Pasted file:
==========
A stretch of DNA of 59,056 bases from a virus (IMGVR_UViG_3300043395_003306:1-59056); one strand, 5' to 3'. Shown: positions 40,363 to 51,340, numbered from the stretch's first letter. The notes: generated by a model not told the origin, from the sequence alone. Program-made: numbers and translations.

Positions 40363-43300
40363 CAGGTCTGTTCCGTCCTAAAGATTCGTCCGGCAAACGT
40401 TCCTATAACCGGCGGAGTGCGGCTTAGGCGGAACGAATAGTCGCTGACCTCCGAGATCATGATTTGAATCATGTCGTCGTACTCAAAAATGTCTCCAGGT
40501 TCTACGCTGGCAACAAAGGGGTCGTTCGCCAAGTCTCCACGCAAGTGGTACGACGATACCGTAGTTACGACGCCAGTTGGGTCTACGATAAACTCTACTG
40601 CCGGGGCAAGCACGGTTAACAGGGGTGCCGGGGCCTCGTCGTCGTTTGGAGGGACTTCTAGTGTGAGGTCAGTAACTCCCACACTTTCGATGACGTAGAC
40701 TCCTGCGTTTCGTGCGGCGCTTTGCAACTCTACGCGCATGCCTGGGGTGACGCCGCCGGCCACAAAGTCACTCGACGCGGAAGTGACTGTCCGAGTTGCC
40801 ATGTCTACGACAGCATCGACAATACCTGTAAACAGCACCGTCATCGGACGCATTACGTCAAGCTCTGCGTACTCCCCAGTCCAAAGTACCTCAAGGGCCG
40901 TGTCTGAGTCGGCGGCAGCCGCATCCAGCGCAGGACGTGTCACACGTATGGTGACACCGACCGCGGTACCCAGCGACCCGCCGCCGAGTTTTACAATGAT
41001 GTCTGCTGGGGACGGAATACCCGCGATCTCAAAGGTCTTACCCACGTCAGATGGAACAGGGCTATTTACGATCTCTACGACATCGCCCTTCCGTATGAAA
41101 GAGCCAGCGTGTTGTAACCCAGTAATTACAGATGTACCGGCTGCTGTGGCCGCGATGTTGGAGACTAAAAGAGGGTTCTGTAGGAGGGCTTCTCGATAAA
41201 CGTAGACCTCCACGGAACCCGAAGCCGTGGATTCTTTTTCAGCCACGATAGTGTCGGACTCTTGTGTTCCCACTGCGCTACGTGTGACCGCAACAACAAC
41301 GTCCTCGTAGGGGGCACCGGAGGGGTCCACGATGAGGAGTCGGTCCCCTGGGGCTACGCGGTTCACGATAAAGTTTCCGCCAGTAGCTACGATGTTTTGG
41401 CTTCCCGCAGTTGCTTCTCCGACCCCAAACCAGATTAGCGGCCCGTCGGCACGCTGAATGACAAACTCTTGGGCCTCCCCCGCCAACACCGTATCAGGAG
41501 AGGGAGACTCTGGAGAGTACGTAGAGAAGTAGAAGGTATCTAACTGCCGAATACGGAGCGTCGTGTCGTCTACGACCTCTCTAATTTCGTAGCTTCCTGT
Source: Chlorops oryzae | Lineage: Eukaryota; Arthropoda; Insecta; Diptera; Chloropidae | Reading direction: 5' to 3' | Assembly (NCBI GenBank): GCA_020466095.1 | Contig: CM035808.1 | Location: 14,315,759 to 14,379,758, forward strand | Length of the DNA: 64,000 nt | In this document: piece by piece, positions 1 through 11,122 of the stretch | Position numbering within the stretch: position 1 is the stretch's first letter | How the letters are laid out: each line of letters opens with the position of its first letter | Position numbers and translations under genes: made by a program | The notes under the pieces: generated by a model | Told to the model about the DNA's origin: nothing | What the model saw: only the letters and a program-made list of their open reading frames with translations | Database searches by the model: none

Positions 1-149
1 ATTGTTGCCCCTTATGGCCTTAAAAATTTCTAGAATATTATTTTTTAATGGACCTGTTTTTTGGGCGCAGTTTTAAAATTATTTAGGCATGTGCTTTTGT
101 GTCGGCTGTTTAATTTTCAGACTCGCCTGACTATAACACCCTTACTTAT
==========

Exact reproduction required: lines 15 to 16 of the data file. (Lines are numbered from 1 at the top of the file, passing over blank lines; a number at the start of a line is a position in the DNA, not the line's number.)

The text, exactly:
41501 AGGGAGACTCTGGAGAGTACGTAGAGAAGTAGAAGGTATCTAACTGCCGAATACGGAGCGTCGTGTCGTCTACGACCTCTCTAATTTCGTAGCTTCCTGT
Source: Chlorops oryzae | Lineage: Eukaryota; Arthropoda; Insecta; Diptera; Chloropidae | Reading direction: 5' to 3' | Assembly (NCBI GenBank): GCA_020466095.1 | Contig: CM035808.1 | Location: 14,315,759 to 14,379,758, forward strand | Length of the DNA: 64,000 nt | In this document: piece by piece, positions 1 through 11,122 of the stretch | Position numbering within the stretch: position 1 is the stretch's first letter | How the letters are laid out: each line of letters opens with the position of its first letter | Position numbers and translations under genes: made by a program | The notes under the pieces: generated by a model | Told to the model about the DNA's origin: nothing | What the model saw: only the letters and a program-made list of their open reading frames with translations | Database searches by the model: none